her employment with what she knows is a lie.  The actress manages
to look almost identical to her character in UP IN THE AIR (2009),
for which she received an Academy Award nomination.  However, the
film was stolen by Marchant Davis as Moses al Shabaz. who has a
nice, comfortable acting style on the screen.  His character Moses
wants to do the right thing and so will be the person most hurt by
the forces of justice, while Kendrick's perky young agent has high
moral standards.  Her attitude rubs some fellow agents the wrong
way with her resistance to their scheme.

THE DAY SHALL COME was directed by and co-authored by Chris Morris,
who nine years ago gave us FOUR LIONS.  That latter film was about
four incompetent terrorists more dangerous to themselves than to
outside international terrorists.  Morris's style is now more
polished and more sharp.  Morris repeats that point he made in FOUR
LIONS.  When we face an opponent we over-estimate our opponent's
strength and under-estimate our own.  That is true of both sides.

Morris says that ignorance in the hands of the enemy is more
dangerous than is truth.  I rate THE DAY SHALL COME a high +2 on
the -4 to +4 scale or 8/10.

Release date:  September 27, 2019.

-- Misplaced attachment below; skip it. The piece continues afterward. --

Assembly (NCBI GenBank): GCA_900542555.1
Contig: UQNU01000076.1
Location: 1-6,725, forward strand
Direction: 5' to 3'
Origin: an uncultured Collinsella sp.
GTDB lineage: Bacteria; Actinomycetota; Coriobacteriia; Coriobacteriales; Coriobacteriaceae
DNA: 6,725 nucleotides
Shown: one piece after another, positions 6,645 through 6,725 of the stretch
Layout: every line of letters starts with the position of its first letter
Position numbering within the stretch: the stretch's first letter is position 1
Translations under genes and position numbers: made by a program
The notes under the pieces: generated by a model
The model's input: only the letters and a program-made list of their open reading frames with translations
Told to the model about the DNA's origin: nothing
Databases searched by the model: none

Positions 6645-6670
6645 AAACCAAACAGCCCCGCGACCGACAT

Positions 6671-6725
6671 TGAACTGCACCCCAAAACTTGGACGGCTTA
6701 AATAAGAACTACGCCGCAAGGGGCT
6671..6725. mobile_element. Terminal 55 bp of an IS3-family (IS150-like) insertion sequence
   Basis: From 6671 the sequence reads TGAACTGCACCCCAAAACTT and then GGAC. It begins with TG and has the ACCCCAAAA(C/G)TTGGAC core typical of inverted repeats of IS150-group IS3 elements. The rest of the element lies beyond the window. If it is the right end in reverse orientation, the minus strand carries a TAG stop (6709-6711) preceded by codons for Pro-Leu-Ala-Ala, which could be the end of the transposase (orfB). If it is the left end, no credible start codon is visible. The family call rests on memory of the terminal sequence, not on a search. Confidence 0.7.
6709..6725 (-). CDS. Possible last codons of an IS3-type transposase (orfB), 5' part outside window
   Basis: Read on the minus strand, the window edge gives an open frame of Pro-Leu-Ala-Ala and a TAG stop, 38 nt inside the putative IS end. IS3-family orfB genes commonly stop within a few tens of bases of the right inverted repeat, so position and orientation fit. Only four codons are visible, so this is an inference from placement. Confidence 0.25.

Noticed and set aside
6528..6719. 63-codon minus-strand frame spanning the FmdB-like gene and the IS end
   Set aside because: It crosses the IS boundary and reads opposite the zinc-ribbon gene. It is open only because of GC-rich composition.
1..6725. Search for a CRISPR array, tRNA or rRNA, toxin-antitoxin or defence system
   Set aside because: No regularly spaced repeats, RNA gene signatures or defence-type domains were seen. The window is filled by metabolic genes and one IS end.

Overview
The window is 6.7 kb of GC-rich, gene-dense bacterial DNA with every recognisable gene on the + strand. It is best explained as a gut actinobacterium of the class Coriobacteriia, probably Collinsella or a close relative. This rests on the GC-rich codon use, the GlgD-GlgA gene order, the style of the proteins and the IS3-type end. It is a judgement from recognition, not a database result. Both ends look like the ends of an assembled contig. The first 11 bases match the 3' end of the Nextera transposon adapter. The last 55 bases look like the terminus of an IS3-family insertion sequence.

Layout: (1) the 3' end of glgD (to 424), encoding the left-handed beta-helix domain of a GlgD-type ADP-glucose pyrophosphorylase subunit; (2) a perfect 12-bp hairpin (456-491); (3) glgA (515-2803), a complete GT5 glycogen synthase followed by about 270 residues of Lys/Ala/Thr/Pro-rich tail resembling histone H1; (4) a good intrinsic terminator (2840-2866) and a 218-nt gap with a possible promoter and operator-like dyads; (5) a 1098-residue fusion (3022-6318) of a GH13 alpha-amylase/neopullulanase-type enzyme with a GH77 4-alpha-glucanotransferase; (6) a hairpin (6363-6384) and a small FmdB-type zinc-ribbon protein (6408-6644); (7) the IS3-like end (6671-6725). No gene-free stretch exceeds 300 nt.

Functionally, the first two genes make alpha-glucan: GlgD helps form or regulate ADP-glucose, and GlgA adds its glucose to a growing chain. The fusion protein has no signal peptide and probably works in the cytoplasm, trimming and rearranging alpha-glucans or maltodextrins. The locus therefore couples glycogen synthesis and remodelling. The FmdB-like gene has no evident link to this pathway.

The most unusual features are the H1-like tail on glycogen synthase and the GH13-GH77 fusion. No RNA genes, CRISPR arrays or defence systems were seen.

Film Credits:

What others are saying:



(letter of comment by John Hertz)

In response to Mark's comments on Parkinson's in the 02/15/19 issue
of the MT VOID, John Hertz writes:

Thanks to Mark for his brave health report.  My grandmother had,
and two of my friends have, Parkinson's.  She was and they are
indomitable.  Be strong and of good courage.

In response to Evelyn's comments on THE STRANGE CASE OF DR. JEKYLL
AND MR. HYDE in the 08/02/19 issue, John writes:

Stevenson's "Jekyll and Hyde" (1896) is indeed a wonder, worth
reading and re-reading.  It was one of the SF Classics we discussed
at Midamericon II (74th Worldcon; see my report  
There as before and since I recommend
the best I know, and I include Chesterton's.  [-jh]


TOPIC: MUNCHHAUSEN, the Berlin Sex Museum, and the Berlin
Currywurst Museum (letters of comment by Paul Dormer, Scott Dorsey,
Dorothy J. Heydt, Gary McGath, and Kevin R)

In response to Taras Wolansky's comments on MUNCHHAUSEN in the
09/27/19 issue of the MT VOID, Paul Dormer writes: